Harnessing the sun to haul platinum
Anglo American has created a mine haul truck for their platinum mine in South Africa. These trucks are massive and, until now, powered by internal combustion engines. The new truck is powered by hydrogen which is created with solar power. It weighs 510 tons. The truck generates 2 megawatts of power which is equal to about 2600 horsepower in a car. And car engines average 120 horsepower.
Sister powers up Congolese town
Students in a Congolese town near the Rwanda border used to study computing in books because electricity for computers was available only a couple days a week. Then Sister Ciza raised funds to build a small hydroelectric plant to provide stable electricity for two schools, a clinic, a convent, and a church in the town of 300,000 people.
Microsoft releases 27-year-old source code
A programmer who loves 3D Movie Maker tweeted Microsoft to make the original 1990s code available so he could modernize it. 3D Movie Maker lets users place cartoonish characters against a three-dimensional background, define actions, and then generate a video. It’s all very old school compared to our 21st century experience and a bit clunky and amateurish; but fun to play with.
Battery/Solar-powered device creates pure water from seawater
Hurricanes, earthquakes, and other disasters often leave people without safe water to drink. Engineers at MIT working with engineers in South Korea have developed a small electronic device that can be powered by the sun or batteries. Currently, seawater is forced through a membrane, which requires high pressure and cleaning of the membrane. The MIT device uses electric polarization to separate salt and pure water. The process also removes any viruses, contaminants, and bacteria.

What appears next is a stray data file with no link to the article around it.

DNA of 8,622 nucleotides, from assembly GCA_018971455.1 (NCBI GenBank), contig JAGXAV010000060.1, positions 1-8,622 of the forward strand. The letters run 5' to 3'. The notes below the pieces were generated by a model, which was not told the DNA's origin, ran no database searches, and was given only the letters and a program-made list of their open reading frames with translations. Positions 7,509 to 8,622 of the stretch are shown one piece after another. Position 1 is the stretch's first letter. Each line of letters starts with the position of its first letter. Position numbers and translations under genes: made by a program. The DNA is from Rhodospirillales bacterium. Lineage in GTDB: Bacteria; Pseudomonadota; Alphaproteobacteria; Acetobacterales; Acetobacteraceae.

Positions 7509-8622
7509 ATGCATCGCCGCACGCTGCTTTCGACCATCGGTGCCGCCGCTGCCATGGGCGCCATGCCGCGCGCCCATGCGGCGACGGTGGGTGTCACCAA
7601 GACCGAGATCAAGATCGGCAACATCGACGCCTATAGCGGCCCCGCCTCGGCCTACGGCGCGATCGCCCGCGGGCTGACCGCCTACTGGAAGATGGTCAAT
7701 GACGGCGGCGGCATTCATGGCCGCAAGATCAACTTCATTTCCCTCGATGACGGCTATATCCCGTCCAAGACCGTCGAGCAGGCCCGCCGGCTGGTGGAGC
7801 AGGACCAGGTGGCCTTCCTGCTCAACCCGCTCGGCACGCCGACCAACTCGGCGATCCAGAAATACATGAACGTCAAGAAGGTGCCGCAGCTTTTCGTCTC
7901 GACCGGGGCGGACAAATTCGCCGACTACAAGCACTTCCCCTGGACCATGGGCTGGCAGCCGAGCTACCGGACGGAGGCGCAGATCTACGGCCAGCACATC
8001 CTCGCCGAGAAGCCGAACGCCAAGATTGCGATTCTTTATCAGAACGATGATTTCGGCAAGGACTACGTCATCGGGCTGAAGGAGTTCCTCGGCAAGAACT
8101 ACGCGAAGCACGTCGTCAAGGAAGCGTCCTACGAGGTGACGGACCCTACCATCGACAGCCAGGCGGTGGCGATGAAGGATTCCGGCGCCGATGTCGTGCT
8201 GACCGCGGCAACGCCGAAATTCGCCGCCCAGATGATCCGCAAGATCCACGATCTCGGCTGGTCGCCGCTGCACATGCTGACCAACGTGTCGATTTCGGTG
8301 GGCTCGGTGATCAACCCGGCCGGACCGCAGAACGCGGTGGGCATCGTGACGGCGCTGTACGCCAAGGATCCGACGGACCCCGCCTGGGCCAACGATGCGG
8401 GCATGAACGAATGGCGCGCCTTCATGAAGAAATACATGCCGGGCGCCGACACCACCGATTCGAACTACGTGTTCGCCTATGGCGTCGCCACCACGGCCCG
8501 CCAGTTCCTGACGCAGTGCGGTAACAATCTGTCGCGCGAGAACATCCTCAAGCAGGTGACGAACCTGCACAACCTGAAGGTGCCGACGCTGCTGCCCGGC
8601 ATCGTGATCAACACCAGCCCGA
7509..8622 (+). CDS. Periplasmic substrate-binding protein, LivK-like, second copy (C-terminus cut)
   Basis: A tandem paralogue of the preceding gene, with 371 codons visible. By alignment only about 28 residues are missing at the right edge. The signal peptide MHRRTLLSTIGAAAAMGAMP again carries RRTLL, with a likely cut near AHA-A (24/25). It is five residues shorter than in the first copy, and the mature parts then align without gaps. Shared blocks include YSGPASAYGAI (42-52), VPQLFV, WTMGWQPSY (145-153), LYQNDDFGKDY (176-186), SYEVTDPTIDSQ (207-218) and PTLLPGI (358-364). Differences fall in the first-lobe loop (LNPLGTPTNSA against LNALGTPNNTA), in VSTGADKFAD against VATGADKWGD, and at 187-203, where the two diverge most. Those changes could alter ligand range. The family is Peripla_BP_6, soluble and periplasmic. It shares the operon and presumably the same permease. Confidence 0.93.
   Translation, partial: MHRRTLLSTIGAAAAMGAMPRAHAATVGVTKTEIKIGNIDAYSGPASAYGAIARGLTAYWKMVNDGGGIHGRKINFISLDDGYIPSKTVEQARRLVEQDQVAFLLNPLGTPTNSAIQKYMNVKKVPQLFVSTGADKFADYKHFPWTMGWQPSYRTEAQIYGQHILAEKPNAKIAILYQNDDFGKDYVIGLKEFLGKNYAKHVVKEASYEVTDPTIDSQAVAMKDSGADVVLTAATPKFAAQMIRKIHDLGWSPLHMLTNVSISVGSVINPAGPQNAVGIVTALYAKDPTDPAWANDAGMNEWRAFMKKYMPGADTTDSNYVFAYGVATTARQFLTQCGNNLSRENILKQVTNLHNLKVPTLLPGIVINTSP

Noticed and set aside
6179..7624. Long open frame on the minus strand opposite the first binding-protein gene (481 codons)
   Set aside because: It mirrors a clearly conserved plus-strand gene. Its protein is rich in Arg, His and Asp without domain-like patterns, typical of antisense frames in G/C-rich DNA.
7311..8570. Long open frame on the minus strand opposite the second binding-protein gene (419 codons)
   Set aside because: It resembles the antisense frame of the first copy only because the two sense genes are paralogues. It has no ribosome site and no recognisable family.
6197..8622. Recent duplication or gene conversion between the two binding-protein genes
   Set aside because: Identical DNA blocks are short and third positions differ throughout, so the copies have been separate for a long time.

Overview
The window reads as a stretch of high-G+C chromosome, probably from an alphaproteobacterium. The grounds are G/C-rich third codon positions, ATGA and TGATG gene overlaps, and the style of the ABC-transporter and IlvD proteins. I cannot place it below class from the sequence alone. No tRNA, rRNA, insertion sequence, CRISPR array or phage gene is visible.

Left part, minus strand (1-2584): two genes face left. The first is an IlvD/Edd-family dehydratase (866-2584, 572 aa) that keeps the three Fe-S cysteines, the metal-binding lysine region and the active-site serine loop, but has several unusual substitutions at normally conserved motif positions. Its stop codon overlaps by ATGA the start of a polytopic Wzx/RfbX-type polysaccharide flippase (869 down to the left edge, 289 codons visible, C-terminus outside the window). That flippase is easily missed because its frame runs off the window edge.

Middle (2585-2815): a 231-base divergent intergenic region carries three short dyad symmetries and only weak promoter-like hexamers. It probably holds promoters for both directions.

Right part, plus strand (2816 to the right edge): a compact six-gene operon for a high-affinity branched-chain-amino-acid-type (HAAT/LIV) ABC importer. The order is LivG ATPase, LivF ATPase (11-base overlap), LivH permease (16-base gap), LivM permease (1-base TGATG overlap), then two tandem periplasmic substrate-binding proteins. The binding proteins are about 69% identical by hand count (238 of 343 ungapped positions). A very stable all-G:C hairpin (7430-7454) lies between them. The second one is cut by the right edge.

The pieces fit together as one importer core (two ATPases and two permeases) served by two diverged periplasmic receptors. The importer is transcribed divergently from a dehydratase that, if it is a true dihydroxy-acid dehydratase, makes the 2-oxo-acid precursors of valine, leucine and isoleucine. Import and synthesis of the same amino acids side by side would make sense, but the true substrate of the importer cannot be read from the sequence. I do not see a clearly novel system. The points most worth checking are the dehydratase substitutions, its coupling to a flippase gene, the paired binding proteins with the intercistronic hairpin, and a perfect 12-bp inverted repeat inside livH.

Smaller brains unite!
Contrary to what you might think, our ancestors from 3000 years ago had bigger brains then we do now…about the size four ping pong balls bigger. Perhaps it’s because they were mostly responsible for their own survival. Even with all of our inventions, discoveries, and technological knowledge, our brains are smaller because we work together – much like a colony of tiny-brained ants – to help each other survive. Much of our technology today brings people together.
The Second is about to get longer, sort of
The length of a second, minute, hour, and other ways of measuring time are defined by humans working in organizations like the International Bureau of Weights and Measures, called BIPM in France. BIPM defines how long a second lasts using the wavelength of a cesium 133 atom. Yeah, that’s weird, but cesium 133 is a heavy atom with a stable wavelength. Measuring atom wavelengths with new tools shows if the length of a second might need to be adjusted. Using atoms turns out to be more accurate than using the spin of the Earth which varies a lot over time.